Soviet Union, near the Chinese border, 1923. A stranger has just come in this little country village. He is a teacher, sent by the Communist Party to teach the ignorant masses. But the countrymen are to help him, and even to let their children go and “sleep” at school instead of giving a hand. There is only, Altynai, an orphan, to seem fascinated by the teacher and his knowledge.
There is much to love about Andrei Konchalovsky’s 1965 film, The First Teacher (Pervyy Uchitel), his first feature after collaborating with Andrei Tarkovsky on the screenplays for The Steamroller and the Violin, Ivan’s Childhood and Andrei Rublev.
During the 1920’s an ex-soldier released from the Red army is sent by the Communist Party to a remote village of Kyrgyztan in order to teach the masses. But his idealism soon leads to confrontation against centuries of local traditions. Things might not go totally as planned in the post revolution world, so far away from the Central party, and anything can turn counter revolutionary.
The First Teacher is filled with countless seductive qualities, all beautifully balanced. There is even a hint of some things to come (25 years later) in Konchalovsky’s younger brother Nikita Mikhalkov’s URGA (1991). The shock of ideas and culture are central to the characters conflicting souls and ultimate development. The gorgeous scenery is fully embraced (in glorious Black and white) by the camera of great cinematographer Georgy Rerberg (Stalker, The Mirror). The geographical situation, an enclave countryside far, far away, offers a first rate confined stage for dramatic escalation.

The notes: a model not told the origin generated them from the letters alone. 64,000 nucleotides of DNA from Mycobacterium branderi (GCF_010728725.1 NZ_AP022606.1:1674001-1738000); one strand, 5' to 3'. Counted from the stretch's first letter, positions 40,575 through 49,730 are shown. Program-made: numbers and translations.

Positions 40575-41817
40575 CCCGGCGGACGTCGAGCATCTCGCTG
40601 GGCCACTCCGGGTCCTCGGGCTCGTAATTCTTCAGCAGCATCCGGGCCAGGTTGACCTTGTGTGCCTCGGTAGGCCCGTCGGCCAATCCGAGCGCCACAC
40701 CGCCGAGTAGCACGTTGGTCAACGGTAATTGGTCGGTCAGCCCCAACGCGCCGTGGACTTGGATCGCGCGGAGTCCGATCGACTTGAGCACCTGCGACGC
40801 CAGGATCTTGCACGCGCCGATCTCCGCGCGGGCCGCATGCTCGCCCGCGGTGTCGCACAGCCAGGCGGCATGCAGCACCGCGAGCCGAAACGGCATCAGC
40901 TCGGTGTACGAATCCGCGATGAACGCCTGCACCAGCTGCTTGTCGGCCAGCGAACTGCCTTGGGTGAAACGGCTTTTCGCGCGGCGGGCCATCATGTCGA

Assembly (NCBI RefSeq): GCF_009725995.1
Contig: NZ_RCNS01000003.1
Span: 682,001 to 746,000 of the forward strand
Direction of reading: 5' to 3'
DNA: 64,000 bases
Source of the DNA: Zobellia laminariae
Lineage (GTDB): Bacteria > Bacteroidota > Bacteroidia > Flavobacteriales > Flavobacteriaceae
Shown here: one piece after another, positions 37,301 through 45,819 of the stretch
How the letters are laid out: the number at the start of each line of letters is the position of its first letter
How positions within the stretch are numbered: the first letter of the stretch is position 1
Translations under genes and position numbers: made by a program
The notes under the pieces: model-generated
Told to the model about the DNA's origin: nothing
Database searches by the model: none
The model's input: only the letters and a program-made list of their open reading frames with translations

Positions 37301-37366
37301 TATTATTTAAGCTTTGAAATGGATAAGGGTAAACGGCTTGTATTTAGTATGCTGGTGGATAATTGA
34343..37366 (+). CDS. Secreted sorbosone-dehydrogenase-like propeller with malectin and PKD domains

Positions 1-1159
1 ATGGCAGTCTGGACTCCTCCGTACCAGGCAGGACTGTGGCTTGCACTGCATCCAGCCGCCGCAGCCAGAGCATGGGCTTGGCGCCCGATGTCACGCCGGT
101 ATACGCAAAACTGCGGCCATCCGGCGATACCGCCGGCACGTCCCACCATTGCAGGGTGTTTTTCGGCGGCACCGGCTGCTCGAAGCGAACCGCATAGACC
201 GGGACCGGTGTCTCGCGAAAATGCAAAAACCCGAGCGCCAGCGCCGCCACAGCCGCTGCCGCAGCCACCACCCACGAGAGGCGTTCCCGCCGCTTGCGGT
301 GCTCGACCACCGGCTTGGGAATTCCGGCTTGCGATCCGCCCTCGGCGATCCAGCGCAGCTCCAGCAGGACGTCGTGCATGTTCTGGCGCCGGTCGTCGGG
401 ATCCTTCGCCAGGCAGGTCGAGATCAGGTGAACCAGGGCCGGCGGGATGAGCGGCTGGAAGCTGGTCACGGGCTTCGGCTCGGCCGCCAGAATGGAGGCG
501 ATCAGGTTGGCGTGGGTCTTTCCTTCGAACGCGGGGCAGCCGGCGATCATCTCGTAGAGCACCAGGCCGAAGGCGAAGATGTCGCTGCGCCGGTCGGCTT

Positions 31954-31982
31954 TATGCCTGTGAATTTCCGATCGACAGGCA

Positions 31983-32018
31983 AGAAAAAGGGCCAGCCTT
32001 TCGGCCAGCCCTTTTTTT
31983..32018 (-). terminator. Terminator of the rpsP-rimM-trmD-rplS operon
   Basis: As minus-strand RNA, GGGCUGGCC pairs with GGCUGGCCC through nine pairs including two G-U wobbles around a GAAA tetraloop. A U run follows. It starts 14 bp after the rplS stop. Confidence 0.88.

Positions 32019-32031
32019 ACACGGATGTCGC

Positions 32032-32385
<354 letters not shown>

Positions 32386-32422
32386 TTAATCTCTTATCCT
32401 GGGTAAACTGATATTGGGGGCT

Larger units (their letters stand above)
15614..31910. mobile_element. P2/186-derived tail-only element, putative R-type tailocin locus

Rustic and provincial life is meticulously shown but the director, early in his career shows a sure cinematic hand, going further than just documenting, thus already beginning his own process to break with some traditions of Soviet film making. Far less propaganda than what could be assumed with a central character who is obviously an idealist and a propagandist, more dramatic build up and even parody of the state (the pupil questioning Lenin’s immortality) are part of his trade. It is not clear, at least from a Western point of view, how this could pass censorship of the period but, apparently, it did.
By masterfully crafting all pieces together, Andrei Konchalovsky made, with The First Teacher, a refreshing and beautiful poem that simply stands the test of time.
— Sandro Forte (Cinetalk.net)
Subtitles:English, Russian, Greek (muxed)